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Free-trade zone touted for Tumen
By He Na (China Daily)
Updated: 2004-07-09 00:35

The United Nations Development Programme (UNDP) Thursday promised to work with countries in Northeast Asia to boost development along the Tumen River.

The decision to get more involved in the Tumen River Area Development Programme (TRADP) opens the door for the five member countries to devise and decide the future of the Tumen programme, said UNDP senior official Khalid Malik.

He made the remarks Thursday at the seventh meeting on TRADP, which was attended by vice-ministerial officials from member countries.

The TRADP is an ambitious project by China, the Democratic People's Republic of Korea (DPRK), the Republic of Korea (ROK), Mongolia and Russia to create a free-trade zone in Northeast Asia. The TRADP is being touted as the "future Rotterdam" for Northeast Asia.

The countries and the UNDP envision a 20 year project, and a price tag of more than US$30 billion, to transform the Tumen River area into the transportation and trading hub for Northeast Asia.

Since the UNDP first began looking at the Tumen River in December 1991, six meetings have been held to co-ordinate activities.

"The TRADP has provided an effective platform for co-operation among all member countries," said Chinese Vice-Minister of Commerce Wei Jianguo Thursday at the meeting.

Should the six countries continue to work together, the economic advantages could benefit all. Not least among them would be a direct link between sea ports in Russian and the DPRK with the old industrial base in Northeast China, said Wei.

"The Development Programme of the Tumen River Area is at the core of the regional co-operation in Northeast Asia and an important component in revitalizing the old industry base in Northeast China," Wei added.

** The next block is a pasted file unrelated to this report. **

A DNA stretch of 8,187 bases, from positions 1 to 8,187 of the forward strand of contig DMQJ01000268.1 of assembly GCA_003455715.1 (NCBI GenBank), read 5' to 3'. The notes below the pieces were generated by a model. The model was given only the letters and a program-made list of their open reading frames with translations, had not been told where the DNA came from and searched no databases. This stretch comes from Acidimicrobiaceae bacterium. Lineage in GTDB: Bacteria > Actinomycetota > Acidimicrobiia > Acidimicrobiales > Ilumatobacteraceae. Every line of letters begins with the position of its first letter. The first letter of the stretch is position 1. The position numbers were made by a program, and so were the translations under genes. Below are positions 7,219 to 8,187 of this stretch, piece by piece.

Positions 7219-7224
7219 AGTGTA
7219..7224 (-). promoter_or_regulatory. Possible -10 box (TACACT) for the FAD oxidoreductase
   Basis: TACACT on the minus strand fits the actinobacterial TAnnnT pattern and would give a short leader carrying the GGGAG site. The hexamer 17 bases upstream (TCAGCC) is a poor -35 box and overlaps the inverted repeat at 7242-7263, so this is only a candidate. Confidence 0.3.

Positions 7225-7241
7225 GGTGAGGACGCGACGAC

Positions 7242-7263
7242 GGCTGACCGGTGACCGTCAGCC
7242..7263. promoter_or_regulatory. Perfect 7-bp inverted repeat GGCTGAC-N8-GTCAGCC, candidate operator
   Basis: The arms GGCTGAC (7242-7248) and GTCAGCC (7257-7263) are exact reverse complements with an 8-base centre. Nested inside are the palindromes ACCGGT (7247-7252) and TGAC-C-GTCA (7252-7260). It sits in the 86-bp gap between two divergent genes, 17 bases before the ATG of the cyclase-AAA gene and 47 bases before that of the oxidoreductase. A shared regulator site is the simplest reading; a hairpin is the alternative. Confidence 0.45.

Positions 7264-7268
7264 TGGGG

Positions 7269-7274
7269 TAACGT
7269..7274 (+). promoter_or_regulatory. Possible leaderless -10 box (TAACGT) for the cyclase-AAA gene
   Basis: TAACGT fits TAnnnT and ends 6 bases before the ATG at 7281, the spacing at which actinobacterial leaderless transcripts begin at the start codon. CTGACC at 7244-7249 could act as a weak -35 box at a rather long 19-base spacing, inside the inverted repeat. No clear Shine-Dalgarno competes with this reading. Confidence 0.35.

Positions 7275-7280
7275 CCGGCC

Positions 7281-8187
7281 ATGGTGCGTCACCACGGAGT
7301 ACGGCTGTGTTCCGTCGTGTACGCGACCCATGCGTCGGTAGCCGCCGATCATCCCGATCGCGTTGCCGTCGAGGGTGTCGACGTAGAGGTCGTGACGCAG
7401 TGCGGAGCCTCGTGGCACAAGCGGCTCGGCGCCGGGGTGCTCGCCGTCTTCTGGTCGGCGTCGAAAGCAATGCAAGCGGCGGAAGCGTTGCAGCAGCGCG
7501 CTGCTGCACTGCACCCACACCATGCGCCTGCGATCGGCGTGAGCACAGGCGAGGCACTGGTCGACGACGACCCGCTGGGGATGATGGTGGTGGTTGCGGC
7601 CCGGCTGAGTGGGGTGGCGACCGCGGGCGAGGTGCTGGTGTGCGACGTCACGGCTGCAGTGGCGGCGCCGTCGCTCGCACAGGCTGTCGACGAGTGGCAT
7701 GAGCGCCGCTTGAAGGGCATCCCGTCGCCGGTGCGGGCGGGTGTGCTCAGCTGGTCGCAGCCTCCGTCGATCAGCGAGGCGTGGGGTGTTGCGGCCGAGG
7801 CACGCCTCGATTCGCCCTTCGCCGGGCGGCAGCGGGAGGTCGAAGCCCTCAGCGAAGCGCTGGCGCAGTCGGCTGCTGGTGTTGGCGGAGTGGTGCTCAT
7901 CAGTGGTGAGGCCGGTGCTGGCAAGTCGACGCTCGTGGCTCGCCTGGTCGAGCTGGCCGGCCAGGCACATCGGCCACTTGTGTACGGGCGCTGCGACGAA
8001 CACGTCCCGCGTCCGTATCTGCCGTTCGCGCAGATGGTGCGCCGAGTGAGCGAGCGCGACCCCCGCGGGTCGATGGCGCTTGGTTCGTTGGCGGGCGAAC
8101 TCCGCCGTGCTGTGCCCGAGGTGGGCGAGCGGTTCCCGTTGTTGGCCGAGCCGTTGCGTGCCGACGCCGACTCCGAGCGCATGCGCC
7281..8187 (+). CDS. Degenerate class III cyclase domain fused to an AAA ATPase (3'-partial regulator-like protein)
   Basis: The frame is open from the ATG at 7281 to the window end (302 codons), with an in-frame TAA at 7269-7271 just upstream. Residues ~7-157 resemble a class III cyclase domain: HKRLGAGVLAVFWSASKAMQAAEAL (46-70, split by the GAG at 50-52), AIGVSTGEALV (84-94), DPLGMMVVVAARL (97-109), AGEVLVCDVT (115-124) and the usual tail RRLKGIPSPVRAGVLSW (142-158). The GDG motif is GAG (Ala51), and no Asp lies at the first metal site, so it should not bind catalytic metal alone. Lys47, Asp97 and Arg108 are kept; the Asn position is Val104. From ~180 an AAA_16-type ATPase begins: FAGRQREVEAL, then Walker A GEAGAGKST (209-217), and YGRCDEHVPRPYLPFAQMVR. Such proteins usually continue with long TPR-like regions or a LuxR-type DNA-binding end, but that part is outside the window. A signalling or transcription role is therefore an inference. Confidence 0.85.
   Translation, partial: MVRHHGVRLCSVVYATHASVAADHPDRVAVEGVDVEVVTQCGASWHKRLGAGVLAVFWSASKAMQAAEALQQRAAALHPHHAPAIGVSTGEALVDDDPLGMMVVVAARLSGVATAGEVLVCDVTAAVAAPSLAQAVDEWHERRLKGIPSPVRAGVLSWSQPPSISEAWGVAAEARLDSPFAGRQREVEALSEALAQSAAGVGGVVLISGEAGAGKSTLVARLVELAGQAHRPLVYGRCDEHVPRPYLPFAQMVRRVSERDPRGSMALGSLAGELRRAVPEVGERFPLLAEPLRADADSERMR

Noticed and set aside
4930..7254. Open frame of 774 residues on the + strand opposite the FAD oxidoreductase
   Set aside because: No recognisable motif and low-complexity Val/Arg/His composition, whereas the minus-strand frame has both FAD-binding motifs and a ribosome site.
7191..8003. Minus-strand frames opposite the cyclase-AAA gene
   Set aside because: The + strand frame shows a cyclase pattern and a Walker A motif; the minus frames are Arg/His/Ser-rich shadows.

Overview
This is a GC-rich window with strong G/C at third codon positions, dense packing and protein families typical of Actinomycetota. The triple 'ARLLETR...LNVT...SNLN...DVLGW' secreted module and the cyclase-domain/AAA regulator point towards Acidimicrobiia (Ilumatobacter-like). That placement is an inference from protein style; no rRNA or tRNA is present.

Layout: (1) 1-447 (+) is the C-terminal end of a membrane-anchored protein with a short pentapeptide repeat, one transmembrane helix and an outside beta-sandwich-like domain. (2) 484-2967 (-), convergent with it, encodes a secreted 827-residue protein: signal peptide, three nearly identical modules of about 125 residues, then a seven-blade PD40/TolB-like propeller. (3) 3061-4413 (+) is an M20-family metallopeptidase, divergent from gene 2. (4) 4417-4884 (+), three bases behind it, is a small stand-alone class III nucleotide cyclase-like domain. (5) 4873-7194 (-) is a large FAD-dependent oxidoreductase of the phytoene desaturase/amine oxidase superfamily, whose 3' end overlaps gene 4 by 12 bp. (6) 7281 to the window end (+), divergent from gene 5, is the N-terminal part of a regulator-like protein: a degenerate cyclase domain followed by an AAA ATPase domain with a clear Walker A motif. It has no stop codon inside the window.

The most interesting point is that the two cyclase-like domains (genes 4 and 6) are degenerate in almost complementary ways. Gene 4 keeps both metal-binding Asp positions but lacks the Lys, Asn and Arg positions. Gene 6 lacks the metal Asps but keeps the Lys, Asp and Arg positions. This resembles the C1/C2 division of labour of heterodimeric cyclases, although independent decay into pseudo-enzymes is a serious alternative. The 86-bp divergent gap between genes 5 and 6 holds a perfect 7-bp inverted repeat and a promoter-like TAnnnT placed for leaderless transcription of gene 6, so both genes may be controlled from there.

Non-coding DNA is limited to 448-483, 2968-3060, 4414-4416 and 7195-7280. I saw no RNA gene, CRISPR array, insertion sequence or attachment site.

The Chinese Government has taken a series of measures to reinvigorate industry in the area, which is currently dominated by large and medium-sized State-owned enterprises.

Wen said that international co-operation along the Tumen River will involve three basic steps.

From 2005 to 2010, the international co-operation should focus on such infrastructure projects as railways, ports and roads to better link member countries.

Tourism and trade should receive priority in this period of development, he added.

From 2010 to 2015, China, Russia and the DPRK should build a sub-regional economic, technological and trade zone, said Wei.

Meanwhile, China and Mongolia, DPRK and ROK, Russia and DPRK and Japan and DPRK, should be expand bilateral co-operation.

From 2015 onwards, all member countries should work towards building a free trade zone in Northeast Asia, said Wei.

While full development of the Tumen River area is still far from what the UNDP expected, Wei called on all members to have confidence and be patient.

Wei predicted that the programme will witness rapid development in one or two years.

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